The regulator said the change to when the energy price cap is updated “will go some way to provide the stability needed in the energy market, reducing the risk of further large-scale supplier failures which cause huge disruption and push up costs for consumers,” adding: “It is not in anyone’s interests for more suppliers to fail and exit the market.”

It said that although Britain only imported a small amount of Russian gas, as a result of Russia’s actions, the volatility in the global energy market experienced last winter had lasted much longer, with much higher prices for both gas and electricity than ever before.

As expected, Ofgem also warned that as a result of the market conditions, the price cap would have to rise to reflect increased costs.

The next price cap level will be published at the end of August.



Rolls-Royce warns inflation pressures will continue into 2023

Engine maker Rolls-Royce has said pressures from soaring inflation amid the Ukraine war and supply chain woes are set to continue throughout next year, but said profitability should improve over the final months of 2022.

The group saw underlying operating profits more than halve to £125 million for the first six months of 2022, down from £307 million a year ago.

It said operating margins had been squeezed in the first half, while it said the “external environment remains challenging, with the war in Ukraine, inflationary pressures, and supply chain constraints all impacting our business”.

It added: “We expect these issues will persist into 2023 and have been managing our business to address and minimise the impact.”

But the group said margins are set to improve over the second half of the year as it kept its full-year guidance unchanged, with a boost from the recovery in the airline sector and higher flight demand.

Rolls chief executive Warren East said: “We are actively managing the impacts of a number of challenges, including rising inflation and ongoing supply chain disruption, with a sharper focus on pricing, productivity and costs.”

(PA Media)


Two thirds of Britons worried about rising interest rates

Almost two-thirds of the public say they are concerned about rising interest rates as the Bank of England considers another hike in the cost of borrowing.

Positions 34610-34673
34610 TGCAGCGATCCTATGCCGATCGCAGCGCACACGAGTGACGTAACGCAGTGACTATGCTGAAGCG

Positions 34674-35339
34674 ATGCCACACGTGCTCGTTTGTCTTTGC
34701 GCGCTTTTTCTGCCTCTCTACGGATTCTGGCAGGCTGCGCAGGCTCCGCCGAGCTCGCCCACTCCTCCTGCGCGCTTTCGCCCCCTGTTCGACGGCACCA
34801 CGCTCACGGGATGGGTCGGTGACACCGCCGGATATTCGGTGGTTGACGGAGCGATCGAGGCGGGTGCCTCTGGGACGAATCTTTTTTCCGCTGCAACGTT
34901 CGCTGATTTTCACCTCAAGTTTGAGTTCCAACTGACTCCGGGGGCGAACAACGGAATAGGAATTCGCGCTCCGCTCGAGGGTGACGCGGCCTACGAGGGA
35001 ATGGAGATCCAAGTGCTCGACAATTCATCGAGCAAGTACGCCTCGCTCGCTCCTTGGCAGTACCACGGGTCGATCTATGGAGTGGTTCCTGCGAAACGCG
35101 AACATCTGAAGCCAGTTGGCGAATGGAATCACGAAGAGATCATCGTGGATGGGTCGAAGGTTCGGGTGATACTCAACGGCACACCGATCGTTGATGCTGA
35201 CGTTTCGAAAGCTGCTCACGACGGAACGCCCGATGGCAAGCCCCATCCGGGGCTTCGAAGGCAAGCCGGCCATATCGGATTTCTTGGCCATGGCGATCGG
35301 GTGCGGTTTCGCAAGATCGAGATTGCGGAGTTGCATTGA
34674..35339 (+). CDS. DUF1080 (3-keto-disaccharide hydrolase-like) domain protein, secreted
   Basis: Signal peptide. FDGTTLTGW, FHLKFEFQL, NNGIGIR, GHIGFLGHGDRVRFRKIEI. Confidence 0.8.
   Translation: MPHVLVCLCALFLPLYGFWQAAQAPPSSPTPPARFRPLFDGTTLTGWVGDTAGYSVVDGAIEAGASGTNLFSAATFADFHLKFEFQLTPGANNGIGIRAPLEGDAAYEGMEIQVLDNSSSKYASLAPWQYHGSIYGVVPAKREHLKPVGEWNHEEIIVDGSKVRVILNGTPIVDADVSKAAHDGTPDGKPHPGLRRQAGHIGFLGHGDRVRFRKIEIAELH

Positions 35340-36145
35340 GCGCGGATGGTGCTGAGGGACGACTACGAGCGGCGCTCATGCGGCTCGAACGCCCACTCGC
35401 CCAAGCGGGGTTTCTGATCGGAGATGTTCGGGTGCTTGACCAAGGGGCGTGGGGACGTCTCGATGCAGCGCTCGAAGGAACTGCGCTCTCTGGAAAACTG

The Bank is expected to announce its largest interest rate rise in almost 30 years at midday on Thursday as the UK faces soaring inflation.

In a poll published by Ipsos on Thursday morning, 64% of people said they were fairly or very concerned about the prospect of rising interest rates – a figure that rose to 80% among those aged 18 to 34.

Some 67% said they were worried about the value of their savings, while concern about energy bills and the rising cost of living in general reached 75% and 89% respectively.

Gideon Skinner, head of political research at Ipsos in the UK, said: “We know that concern about the cost of living and inflation is at the top of the public’s agenda, with the proportion saying it is an important issue facing the country at a 40-year high in Ipsos’ long-term trends.

“And this particularly manifests itself in concerns about energy and utility bills and in the value of people’s savings.

“But with the Bank of England stating they need to put up interest rates to help bring inflation down, there is concern about the impact of higher interest rates too – which suggests exploring additional solutions to help people who are facing financial difficulties will be high on the public’s wish-list for the new prime minister’s government.”


Good morning. Welcome to The Independent’s liveblog on the Bank of England’s increase in interest rates.